The Hard Stop was backed by the BFI Film Fund.
This interview originally appeared in BFI Filmmakers Magazine.
On 4 August 2011, Mark Duggan was shot dead by armed police. A few days later, riots erupted in Duggan’s home town of Tottenham, spreading out across London and into the regions. Scenes replayed on the news evoking memories of the Brixton and Broadwater Farm race riots of the 1980s. A year later, director George Amponsah and producer Dionne Walker joined forces to make The Hard Stop.
Amponsah was in the early stages of creating a music documentary, shadowing two “nice guys”, who had intentions of taking over the Afrobeat music scene: “I was shooting a teaser with them and they took me around their local area of south-east London; it was just post riots… I remember me being my middle-class, middle-aged self saying ‘it’s a bit of a disgrace, these youngsters causing mayhem ransacking JD Sports’. They responded, ‘yeah that’s true, but all of these buildings and businesses can be replaced. Mark Duggan’s life can never be replaced.’ They instinctively recognised that something wrong had happened. It made me think, ‘that’s the film I wanna be making.’”
Amponsah and Walker originally met at a filmmaking network event. As Walker says: “George was still making his first feature, The Importance of Being Elegant (2004), co-directed with Cosima Spender. He pitched the story to me, and I was equally fascinated by the journey he was on with musicians Papa Wemba and Sapeurs as I was with the context in which they found themselves – though they were residing in Paris, they were from the Congo, this ‘other’ place.”
For three years, Amponsah and Walker immersed themselves in Mark Duggan’s world. The documentary that premiered at the Toronto and then London film festivals sheds light on the environment Duggan came from. Amponsah was convinced that by focusing on Duggan’s two childhood friends – Marcus Knox and Kurtis Henville – against the backdrop of their home on the infamous Broadwater Estate, the audience would get a sense of Duggan’s true character.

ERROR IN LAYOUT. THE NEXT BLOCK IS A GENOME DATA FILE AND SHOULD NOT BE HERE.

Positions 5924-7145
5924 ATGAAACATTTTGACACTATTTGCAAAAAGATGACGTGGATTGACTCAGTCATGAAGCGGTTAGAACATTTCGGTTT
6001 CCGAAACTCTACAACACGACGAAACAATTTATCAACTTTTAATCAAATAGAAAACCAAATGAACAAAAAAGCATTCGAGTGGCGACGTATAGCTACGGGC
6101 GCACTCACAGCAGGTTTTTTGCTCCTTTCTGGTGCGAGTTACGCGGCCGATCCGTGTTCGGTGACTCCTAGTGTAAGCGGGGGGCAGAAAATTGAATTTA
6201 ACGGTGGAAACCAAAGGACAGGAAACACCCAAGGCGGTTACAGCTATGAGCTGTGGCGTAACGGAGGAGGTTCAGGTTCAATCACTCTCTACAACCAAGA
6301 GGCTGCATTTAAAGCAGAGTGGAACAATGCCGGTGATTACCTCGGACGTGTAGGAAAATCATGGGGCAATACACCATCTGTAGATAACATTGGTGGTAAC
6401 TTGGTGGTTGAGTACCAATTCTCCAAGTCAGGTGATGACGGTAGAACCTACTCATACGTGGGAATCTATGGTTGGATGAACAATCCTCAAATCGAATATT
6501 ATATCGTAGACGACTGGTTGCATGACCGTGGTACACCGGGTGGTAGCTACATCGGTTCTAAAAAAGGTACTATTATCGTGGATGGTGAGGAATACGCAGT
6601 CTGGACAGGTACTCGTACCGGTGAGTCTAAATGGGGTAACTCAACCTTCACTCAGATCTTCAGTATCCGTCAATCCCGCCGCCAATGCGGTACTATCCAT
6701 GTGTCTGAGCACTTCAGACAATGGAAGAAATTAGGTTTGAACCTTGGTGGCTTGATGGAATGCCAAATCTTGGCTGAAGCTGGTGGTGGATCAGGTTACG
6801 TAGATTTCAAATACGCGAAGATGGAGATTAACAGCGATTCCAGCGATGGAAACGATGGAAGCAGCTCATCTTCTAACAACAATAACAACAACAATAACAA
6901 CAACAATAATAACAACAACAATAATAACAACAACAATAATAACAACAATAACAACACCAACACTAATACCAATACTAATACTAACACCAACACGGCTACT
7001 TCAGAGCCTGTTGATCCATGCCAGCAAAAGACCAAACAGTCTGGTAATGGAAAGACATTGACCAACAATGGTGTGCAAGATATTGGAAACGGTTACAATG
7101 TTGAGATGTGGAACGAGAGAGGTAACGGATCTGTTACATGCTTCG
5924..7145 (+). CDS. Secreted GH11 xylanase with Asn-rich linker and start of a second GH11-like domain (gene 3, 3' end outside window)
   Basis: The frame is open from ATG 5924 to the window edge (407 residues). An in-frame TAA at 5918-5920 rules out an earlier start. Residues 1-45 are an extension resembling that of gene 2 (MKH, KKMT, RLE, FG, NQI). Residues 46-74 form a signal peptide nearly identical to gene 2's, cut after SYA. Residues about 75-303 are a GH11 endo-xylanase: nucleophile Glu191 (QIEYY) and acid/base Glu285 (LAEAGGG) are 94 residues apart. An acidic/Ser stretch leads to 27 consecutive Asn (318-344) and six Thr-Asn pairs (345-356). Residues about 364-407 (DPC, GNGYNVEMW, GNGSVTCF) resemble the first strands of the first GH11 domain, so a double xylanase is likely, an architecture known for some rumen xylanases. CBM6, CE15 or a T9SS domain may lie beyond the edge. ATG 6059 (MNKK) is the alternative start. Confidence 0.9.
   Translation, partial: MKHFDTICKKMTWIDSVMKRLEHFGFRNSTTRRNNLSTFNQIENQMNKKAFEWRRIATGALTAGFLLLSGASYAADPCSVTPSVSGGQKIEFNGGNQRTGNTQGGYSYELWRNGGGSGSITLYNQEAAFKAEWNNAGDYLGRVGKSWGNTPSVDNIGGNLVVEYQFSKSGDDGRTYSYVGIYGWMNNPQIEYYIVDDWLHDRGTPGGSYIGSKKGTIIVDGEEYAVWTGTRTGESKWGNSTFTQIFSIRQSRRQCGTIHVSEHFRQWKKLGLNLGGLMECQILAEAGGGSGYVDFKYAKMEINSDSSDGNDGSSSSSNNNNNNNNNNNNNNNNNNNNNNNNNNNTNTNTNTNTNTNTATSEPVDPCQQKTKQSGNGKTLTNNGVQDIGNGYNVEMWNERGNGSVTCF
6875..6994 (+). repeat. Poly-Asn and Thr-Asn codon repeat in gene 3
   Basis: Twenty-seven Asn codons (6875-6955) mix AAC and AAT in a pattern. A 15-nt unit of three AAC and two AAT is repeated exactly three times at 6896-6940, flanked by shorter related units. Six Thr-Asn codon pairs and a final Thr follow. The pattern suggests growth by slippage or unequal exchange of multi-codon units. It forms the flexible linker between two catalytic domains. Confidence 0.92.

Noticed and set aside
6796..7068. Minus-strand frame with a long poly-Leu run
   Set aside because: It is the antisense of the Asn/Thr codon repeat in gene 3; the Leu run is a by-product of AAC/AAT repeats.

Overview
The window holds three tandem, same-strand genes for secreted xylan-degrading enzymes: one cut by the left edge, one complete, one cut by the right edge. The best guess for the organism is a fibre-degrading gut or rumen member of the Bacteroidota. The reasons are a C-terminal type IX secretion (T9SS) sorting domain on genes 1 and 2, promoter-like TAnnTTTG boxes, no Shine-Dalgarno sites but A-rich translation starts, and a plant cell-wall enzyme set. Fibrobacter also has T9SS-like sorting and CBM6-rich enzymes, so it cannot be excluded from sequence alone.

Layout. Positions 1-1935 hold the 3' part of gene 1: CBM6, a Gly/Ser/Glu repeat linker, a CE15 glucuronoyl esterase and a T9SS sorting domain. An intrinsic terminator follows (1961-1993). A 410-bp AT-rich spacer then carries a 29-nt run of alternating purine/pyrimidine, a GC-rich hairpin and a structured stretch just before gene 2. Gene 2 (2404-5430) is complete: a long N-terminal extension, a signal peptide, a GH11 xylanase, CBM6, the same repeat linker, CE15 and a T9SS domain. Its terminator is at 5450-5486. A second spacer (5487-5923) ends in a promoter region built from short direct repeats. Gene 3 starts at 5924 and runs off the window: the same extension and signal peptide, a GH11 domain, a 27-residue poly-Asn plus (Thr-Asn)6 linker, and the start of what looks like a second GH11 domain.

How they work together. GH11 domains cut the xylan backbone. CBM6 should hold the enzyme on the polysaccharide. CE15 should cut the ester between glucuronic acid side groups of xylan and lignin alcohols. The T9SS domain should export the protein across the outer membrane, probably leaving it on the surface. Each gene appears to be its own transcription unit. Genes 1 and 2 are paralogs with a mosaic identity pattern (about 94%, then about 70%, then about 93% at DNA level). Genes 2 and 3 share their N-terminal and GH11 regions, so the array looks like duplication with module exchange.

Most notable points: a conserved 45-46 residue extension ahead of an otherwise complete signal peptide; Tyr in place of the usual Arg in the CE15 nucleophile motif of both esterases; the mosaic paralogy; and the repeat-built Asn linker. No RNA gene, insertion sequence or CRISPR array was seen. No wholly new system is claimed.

Although Amponsah’s vision was a hard sell at first, due to an initial lack of trust, “the family were sensitive to how they’d been portrayed in the media… It took a while for them [Marcus & Kurtis] to really understand what I was trying to do. We were about honesty, integrity and authenticity.”
With such a sensitive subject matter, the duo were keen not to let emotions dictate the way the story was told. “Our objective is to tell a story and engage an audience. When Marcus is in the cab on his way to being sentenced and starts crying because of the frustration of his friend and what’s about to happen to him, I don’t put down the camera, start weeping and put my arm around him, because I’d be doing a disservice to us as filmmakers and to our subject.” George continues: “The story that you see on the screen, we’re talking about over 130 hours of footage. It all came down to the editing… The emotional investment is in the edit.”
Walker said of accusations that the documentary is biased: “We started with Marcus but then he went to prison. There was a whole inquest… [then] you see in the film where it was a clear decision to follow Kurtis and his home life, which helped set the context of the film. It’s a microcosm, but there were wider issues going on… It’s not an investigative Panorama-esque TV format documentary. It’s an independent, observational, cinematic film.”
The importance of understanding your audience – how you’re going to get your story to your audience and being prepared for the long slog of securing funding is something a good many filmmakers forget, Amponsah says: “The hardest part in getting funding is the investment. We were very fortunate that the first bit came from Sundance. Then the BFI got involved and they didn’t just dip their toe in, they decided to fully support a film that’s British, made by British people, about one of the most seismic events that happened on British soil in the last few decades.”
Reflecting on what they learned with the film Amponsah says: “At least a third of The Hard Stop is shot with a Z1 camcorder that still used tape. That was the only camera I had access to. It taught me that all you have to have is a bit of heart and belief in what you’re doing and to just get to it.”